That leads us to this next point: the connection Correa and Lindor share with Red Sox manager Alex Cora.

All three of Cora, Correa, Lindor hail from Puerto Rico and Cora, by all accounts, is very close with both infielders.

In Correa’s case, Cora served as his bench coach in Houston during the Astros’ march to a controversial World Series victory over the Dodgers in 2017. Cora was also Correa and Lindor’s general manager for Team Puerto Rico during the 2017 World Baseball Classic.

Cora’s relationship with players such as Correa and Lindor could provide the Red Sox with the inside track on acquiring their services, as Rosenthal noted last March.

At the end of the day, the chances of the Sox acquiring Correa or Lindor before next July’s trade deadline are likely slim to none, but as was the case before his first tenure as manager ended, Cora can prove to be a selling point for players who are contemplating getting traded to or signing with Boston for years to come.

Also, for what it’s worth, Correa is projected by MLB Trade Rumors to earn $10.2 million in his final season of arbitration eligibility in 2021.

Despite Alex Cora connection, Red Sox not prioritizing Francisco Lindor trade this offseason

The Cleveland Indians find themselves in a similar position as last year’s Boston Red Sox. That being, they are open to trading an extremely talented player who his entering his third and final year of arbitration eligibility.

That soon-to-be free agent would be none other than superstar shortstop Francisco Lindor, who turns 27 on Saturday and is in the running to be the most sought after free agent next winter.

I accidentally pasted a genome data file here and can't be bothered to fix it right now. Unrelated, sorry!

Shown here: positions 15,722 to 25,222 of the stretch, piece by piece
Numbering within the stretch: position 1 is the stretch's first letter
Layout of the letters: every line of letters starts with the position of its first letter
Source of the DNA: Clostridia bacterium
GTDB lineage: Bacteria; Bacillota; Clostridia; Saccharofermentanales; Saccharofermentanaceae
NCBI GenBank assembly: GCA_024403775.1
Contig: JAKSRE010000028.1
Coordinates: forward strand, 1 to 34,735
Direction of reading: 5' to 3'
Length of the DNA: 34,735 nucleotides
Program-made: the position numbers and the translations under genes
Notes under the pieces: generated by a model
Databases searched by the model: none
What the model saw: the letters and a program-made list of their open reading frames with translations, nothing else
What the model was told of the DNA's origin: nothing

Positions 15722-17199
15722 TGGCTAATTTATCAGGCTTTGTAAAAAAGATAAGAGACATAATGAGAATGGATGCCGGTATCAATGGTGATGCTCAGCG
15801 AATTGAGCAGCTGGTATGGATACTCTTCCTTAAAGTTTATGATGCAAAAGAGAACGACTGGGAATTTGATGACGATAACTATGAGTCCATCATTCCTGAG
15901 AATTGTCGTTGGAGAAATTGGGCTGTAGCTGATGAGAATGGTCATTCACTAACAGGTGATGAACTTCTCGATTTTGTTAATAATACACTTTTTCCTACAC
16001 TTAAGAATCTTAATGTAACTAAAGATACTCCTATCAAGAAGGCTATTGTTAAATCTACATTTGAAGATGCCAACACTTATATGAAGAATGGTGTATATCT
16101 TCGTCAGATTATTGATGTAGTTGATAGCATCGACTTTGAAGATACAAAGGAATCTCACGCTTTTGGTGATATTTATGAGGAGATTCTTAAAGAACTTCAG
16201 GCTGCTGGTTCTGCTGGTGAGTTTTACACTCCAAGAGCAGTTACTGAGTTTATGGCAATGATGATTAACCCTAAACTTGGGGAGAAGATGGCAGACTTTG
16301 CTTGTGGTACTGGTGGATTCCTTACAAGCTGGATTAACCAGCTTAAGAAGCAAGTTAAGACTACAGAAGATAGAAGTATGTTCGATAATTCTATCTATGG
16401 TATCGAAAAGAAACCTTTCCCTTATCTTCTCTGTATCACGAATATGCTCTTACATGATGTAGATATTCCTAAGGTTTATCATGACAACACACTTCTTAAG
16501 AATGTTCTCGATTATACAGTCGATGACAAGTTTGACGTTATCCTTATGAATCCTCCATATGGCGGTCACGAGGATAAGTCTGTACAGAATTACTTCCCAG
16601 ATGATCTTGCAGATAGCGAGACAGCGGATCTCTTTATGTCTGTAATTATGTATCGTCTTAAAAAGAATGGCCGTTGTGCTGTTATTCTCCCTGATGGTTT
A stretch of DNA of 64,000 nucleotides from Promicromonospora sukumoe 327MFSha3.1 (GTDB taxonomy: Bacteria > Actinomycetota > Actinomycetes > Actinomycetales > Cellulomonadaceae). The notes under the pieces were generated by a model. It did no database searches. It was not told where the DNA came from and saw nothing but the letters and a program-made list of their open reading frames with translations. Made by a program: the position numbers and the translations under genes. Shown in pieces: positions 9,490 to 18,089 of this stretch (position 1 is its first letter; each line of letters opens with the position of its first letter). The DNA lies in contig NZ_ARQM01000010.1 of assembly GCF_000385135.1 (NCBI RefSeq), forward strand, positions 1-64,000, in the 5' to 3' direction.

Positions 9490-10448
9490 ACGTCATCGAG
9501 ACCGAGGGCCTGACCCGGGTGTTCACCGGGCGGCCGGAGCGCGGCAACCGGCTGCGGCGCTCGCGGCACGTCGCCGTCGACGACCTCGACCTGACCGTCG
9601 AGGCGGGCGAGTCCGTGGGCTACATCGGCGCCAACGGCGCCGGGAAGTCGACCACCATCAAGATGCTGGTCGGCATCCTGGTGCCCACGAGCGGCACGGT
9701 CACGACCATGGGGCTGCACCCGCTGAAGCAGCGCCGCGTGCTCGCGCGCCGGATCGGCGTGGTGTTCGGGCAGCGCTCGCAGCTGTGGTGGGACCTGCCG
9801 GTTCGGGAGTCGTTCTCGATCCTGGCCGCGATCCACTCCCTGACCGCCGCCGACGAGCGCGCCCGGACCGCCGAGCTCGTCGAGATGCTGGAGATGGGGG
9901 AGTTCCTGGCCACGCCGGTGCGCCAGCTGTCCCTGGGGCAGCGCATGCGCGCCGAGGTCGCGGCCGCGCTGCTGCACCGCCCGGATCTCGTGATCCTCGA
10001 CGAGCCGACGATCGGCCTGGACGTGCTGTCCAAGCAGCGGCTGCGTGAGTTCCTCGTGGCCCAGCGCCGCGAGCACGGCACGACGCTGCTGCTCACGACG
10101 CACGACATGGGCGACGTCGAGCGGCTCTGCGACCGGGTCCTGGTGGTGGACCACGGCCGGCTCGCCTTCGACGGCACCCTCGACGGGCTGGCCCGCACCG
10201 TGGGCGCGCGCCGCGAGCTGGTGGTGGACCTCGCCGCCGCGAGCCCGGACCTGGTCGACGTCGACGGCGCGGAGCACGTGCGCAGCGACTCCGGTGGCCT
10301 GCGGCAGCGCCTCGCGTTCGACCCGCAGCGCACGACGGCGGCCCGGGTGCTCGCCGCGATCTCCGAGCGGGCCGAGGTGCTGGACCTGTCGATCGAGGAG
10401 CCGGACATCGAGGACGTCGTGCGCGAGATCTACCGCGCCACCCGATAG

Does the Indians’ situation sound familiar yet? It should. The Red Sox, faced with the dilemma last offseason of either trading Mookie Betts, who like Lindor was on the verge of free agency, or risk losing their homegrown star for nothing if they held on to him going into the following season.

Boston, much to the disdain of its fanbase and the general public, wound up dealing Betts and his one year of team control as well as left-hander David Price to the Dodgers in February in exchange for outfielder Alex Verdugo and prospects Jeter Downs and Connor Wong.

Now, roughly nine months after that blockbuster went down, the cash-strapped Indians could very well trade away their franchise cornerstone this winter so they don’t lose him for nothing outside of a compensatory draft pick in 2021.

With that being said, a number of suitors have likely begun contacting Cleveland about trading for Lindor. The Red Sox, having just re-hired Alex Cora, who like Lindor hails from Puerto Rico and served as Team Puerto Rico’s general manager during the 2017 World Baseball Classic, were, at least on the outside, seen as a club who could be interested in acquiring the shortstop’s services.